Yes, I again suggest that you be aware, progress in small steps and treat whatever you do as a game.
But here is another diagram that is trickier than having the shower as the starting point:
You (upset, wherever you are) —> (The next step; not identified yet) —> … —> Your to-do list item —> … —> Your goal or dream
When we are upset, then the to-do list items and even the smallest steps might seem further away than they do in other moments.
But what does being upset mean, anyway? Oxford Dictionaries say that we are upset  when we are “unhappy, disappointed, or worried.”
What could be the reasons for those feelings? Or is there perhaps one source for them? Here is what Dr. Robert Maurer , Director of Behavioral Sciences for the Family Practice Residency Program at Santa Monica, UCLA Medical Center and a faculty member at the UCLA School of Medicine, says on that:
“Do all upsets come from fear? We don’t know for sure. However, based on the research, I suggest that this is the most useful way of looking at them.” — Robert Maurer, Mastering Fear
It’s a great hint to look at our fears when we’re upset. However it is a scary task in itself. What to do then?
Here is what Ariel and Shya Kane say about it:
“It is often challenging to look at how you think and act because it might be embarrassing to see the real truth. But what if you were to take an anthropological approach to how you relate rather than a subjective, judgmental one? If you were a scientist, looking to see how the inner workings of a culture was put together, you would notate what you see — not judge it. If you bring an active interest, an observational approach to how you have been programmed, then you can ‘debug’ your own personal computer.
“Think of yourself as a highly sophisticated computer with archaic programming. Simple awareness acts like a complimentary upgrade.” — Ariel and Shya Kane, How to Have A Match Made in Heaven
Yes, non-judgmental seeing allows us to become both honest and kind with ourselves.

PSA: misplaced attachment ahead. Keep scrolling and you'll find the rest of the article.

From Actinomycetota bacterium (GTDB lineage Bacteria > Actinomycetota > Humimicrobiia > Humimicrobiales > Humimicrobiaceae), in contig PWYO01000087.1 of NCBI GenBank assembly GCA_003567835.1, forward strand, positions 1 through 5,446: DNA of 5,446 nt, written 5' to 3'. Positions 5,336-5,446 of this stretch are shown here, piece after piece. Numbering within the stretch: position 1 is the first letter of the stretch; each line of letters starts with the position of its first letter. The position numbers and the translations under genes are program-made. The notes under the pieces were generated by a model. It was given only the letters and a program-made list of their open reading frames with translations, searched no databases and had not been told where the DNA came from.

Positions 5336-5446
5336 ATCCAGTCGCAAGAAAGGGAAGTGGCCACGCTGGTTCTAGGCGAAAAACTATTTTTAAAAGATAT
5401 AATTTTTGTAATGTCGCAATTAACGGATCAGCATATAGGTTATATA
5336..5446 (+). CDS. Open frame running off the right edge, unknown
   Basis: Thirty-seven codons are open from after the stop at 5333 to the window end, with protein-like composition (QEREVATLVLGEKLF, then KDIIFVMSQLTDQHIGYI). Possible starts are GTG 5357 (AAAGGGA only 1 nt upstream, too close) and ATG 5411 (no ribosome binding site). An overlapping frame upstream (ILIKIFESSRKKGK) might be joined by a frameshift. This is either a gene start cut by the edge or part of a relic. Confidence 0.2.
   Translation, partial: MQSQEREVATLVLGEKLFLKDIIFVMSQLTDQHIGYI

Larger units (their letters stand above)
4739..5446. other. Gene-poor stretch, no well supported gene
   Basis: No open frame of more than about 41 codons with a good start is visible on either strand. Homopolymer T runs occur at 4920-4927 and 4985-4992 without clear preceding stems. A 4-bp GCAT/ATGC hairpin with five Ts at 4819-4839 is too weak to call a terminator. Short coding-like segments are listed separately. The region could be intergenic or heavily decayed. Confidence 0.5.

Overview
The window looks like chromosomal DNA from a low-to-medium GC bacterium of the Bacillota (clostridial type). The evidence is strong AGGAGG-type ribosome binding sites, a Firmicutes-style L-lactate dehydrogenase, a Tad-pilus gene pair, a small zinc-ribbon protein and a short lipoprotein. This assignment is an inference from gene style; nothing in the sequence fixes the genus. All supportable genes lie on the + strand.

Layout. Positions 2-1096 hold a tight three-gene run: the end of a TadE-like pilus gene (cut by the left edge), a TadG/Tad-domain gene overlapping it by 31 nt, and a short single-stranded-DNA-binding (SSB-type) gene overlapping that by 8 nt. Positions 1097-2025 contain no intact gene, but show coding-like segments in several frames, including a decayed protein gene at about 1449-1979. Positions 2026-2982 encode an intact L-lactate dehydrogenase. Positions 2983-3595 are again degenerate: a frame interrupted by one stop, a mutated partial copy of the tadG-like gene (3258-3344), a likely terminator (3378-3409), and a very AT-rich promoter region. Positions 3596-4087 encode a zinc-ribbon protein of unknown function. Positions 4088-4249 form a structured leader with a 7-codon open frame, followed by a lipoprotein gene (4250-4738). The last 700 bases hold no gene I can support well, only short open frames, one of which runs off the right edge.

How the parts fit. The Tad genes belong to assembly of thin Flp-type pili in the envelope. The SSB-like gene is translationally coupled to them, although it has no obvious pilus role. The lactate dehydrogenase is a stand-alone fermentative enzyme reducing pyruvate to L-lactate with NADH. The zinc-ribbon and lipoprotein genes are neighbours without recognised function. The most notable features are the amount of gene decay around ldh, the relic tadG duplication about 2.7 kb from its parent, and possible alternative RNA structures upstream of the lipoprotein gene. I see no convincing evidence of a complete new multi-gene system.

The path we take while making progress can be immensely intriguing, and if we drop our judgments and expectations, we can discover many surprises along the way.
Let me remind you here of the gift that anthropology, kaizen, and gamification bring together. Being upset is not wrong.
Upset and other “’stress symptoms’ … are not signs of disease. They are our body’s gift to us to let us know something important is happening that requires our immediate attention. Without these symptoms we would have perished as a species long ago.” — Robert Maurer, Mastering Fear
We often fail to appreciate these gifts because they don’t fit our preferences for the moments in our lives. It is up to us to decide which moments we extend and which we keep short. Let’s remember that each moment is a starting point.
So the next two steps, when your starting point is an upset, could be:
You (Upset) —> Stop —> Take a non-judgmental look at where you are and your fears —> …
In the next moment after you’ve had a good look at where you are and the fears you are resisting, will be whatever you choose to do next in your game.
3. What if the next step leads us somewhere we didn’t plan to go?
Here is another analogy to reflect the fear we might have of the next step, however small it might be. When you stop and look, you might have the feeling that you are at a crossroads. It is great to have a choice, but what happens if we take the “wrong” road, leading us away from where we were actually heading?
Even if we break down the path to our goals into the smallest of steps, we might shy away from those small steps and do something else entirely.
Or life might get in the way and require us to do something else.
Is that bad?
No, because you have the possibility to get back to where you were heading. Awareness can help you see that each moment is a crossroads. As soon as you detect a stop, take a look and choose the next step.
Sometimes detouring can help you make the best turn on your way to your goals.